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Vietnam: rising star of offshore IT

From the beginning of the 1990s Vietnam followed a policy of openness towards the West and began to relax its economic system. After the American economic embargo was lifted in 1994, diplomatic relations were re-established between Vietnam and the United States. In 1998 Hanoi welcomed the ASEAN (Association of Southeast Asian Nations) summit and in doing so took up a new position among the international community. By providing ideal conditions, Vietnam has become a preferred destination for offshoring, in particular for IT companies.

Information technology in Vietnam

During this same period, the country has also opened itself up to new technologies thanks to significant investment from foreign governments and multinationals. In June 2000, the Prime Minister signed a decree to build and develop the technology industry in Vietnam, a decree supported by government financial incentives. For example, software products are not subject to VAT or export taxes. A figure that speaks volumes is that in 2010 the software industry brought 1 billion dollars into Vietnam!

The success of Quang Trung Software City

Quang Trung Software City was established in March 2001. It is located in District 12, Ho Chi Minh City – the major city in South Vietnam. It has become the largest area of dedicated information technology activity in the country. At first there were 21 companies and 250 employees working there; today 22,000 people work there. It houses state, private and foreign companies. Out of the 101 companies based there, 47 of these are foreign. This success has led to Quang Trung software city being appointed President of the Asia-Oceania Software Park Alliance for 2011.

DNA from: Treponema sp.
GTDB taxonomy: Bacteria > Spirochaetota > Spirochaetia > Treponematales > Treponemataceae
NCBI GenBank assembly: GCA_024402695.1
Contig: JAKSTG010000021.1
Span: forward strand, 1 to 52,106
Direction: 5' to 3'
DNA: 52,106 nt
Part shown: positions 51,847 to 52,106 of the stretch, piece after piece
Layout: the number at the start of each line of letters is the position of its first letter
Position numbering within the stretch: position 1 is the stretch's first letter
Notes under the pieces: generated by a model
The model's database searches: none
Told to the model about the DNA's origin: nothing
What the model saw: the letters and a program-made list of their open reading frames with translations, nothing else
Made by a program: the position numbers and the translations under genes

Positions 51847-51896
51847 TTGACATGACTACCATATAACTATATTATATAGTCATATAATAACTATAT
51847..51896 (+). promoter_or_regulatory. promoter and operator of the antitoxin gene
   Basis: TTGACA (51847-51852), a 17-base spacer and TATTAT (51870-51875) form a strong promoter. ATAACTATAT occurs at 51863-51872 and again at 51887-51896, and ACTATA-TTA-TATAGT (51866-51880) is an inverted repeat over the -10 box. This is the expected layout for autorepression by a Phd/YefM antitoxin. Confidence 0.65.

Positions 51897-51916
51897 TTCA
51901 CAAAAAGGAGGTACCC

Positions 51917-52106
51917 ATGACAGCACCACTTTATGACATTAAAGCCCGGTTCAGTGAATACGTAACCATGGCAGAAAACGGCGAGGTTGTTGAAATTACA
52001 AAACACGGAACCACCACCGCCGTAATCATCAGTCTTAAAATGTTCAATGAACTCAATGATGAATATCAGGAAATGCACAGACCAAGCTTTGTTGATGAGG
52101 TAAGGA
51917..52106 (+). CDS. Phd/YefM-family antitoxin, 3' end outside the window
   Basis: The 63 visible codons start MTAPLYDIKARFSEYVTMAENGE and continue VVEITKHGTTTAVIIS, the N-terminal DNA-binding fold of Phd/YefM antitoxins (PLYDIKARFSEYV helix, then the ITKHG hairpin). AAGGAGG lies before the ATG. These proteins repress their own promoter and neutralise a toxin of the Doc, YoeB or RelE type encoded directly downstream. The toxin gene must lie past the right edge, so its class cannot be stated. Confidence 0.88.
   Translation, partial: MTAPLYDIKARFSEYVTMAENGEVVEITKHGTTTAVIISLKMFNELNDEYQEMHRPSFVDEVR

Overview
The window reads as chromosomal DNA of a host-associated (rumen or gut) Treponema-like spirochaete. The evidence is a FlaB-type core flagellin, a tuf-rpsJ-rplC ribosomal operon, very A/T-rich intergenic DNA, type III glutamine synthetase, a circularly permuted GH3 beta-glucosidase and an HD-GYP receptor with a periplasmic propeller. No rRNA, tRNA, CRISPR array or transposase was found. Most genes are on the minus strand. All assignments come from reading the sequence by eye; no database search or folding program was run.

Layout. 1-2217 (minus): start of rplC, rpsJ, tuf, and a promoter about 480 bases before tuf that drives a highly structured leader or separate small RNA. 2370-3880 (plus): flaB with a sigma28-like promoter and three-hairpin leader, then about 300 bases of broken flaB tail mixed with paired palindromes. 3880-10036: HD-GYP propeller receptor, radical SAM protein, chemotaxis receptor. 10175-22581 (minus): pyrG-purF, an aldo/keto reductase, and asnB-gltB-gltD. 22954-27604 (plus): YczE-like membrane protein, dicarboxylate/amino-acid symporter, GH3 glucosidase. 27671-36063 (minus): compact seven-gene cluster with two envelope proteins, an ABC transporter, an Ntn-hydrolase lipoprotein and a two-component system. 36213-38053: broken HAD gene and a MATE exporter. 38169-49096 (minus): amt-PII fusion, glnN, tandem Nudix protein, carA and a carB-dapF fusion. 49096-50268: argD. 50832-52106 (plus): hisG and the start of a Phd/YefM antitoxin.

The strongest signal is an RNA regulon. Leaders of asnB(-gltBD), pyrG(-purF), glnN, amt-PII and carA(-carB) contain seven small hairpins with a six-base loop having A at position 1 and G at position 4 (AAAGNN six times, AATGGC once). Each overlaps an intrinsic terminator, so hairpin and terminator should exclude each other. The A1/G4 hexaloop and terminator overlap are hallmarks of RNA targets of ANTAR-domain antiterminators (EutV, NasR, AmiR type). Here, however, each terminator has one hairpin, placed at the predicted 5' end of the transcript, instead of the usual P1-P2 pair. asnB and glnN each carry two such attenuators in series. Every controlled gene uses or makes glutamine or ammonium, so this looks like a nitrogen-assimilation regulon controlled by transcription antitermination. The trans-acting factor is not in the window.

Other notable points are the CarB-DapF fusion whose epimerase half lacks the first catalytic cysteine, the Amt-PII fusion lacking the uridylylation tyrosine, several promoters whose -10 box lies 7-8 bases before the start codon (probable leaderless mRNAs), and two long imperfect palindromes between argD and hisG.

An HP centre at Quang Trung

Companies such as Cisco and IBM already have their Global Delivery Centre (GDC) – or operations centre – in Vietnam.

In March 2011, Quang Trung Software City won a 10-million-dollar-project from computer manufacturer Hewlett-Packard. The American company already has large offshore operations centres in China and India and HP chose Vietnam for its new R&D centre because of its competitive salary costs. The GDC activity at Quang Trung has begun with 50 developers and HP hopes to employ 1000 Vietnamese engineers in the next few years. A company representative said they have already met local candidates who meet the high requirements in terms of technological competencies.

The HP example confirms Vietnam’s position as an offshore destination of choice for IT companies.

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